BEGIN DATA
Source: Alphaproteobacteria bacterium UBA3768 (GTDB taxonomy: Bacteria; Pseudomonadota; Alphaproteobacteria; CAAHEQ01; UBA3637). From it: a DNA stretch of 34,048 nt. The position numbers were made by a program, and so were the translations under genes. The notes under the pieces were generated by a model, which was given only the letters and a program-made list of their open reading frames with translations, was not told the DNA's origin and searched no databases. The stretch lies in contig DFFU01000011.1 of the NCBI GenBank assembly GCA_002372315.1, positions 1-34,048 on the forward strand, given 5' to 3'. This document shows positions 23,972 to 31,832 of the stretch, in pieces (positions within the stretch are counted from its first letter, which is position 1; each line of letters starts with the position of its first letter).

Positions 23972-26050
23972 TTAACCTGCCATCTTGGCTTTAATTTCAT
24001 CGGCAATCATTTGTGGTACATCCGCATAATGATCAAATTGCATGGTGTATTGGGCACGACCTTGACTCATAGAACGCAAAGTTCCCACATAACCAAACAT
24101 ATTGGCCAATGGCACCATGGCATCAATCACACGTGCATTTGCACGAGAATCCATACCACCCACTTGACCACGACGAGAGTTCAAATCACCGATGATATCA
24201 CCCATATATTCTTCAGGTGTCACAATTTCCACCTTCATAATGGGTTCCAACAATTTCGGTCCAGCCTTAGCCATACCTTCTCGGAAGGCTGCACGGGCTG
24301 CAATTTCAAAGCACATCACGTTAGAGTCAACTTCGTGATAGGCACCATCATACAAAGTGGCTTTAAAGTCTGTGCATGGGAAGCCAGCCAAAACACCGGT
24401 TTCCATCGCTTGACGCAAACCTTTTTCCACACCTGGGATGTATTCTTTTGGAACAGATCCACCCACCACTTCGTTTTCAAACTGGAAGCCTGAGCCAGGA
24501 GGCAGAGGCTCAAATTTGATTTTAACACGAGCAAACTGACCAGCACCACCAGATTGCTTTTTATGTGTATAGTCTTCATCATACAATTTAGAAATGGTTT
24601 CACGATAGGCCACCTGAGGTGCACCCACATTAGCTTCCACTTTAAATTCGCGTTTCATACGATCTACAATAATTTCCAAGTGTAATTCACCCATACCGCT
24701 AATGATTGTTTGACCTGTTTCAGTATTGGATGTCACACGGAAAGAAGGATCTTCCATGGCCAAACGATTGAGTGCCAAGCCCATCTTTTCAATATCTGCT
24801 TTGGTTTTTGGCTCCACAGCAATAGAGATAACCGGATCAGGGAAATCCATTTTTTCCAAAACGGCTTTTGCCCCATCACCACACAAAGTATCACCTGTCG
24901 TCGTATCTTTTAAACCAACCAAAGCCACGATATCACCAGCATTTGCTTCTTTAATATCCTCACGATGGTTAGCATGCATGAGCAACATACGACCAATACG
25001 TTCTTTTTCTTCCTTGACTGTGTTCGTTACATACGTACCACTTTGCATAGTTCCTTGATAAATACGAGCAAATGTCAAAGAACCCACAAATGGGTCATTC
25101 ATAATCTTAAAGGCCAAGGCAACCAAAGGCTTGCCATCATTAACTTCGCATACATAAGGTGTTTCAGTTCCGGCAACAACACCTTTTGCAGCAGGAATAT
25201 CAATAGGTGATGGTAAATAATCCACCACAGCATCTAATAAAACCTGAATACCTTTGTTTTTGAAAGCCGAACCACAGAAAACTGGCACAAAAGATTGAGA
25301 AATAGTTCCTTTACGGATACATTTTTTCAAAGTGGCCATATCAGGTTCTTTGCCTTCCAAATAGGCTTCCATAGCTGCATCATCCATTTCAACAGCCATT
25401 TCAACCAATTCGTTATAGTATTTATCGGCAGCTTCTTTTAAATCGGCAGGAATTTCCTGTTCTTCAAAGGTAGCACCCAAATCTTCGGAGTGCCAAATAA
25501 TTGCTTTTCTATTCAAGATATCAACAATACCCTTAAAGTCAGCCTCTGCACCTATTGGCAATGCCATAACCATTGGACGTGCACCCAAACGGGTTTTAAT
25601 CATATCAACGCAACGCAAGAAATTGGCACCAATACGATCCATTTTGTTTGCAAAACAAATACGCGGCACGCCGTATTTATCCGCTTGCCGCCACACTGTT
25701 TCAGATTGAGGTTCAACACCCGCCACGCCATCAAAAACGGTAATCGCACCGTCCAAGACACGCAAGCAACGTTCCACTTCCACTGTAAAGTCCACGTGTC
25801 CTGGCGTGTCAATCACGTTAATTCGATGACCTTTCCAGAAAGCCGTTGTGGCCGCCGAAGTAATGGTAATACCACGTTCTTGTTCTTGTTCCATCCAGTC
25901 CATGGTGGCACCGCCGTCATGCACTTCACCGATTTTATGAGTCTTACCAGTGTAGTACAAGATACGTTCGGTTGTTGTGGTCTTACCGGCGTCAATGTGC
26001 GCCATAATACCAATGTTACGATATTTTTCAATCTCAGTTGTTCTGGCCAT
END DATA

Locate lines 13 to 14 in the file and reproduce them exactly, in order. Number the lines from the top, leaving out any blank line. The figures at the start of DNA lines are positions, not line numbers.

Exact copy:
24901 TCGTATCTTTTAAACCAACCAAAGCCACGATATCACCAGCATTTGCTTCTTTAATATCCTCACGATGGTTAGCATGCATGAGCAACATACGACCAATACG
25001 TTCTTTTTCTTCCTTGACTGTGTTCGTTACATACGTACCACTTTGCATAGTTCCTTGATAAATACGAGCAAATGTCAAAGAACCCACAAATGGGTCATTC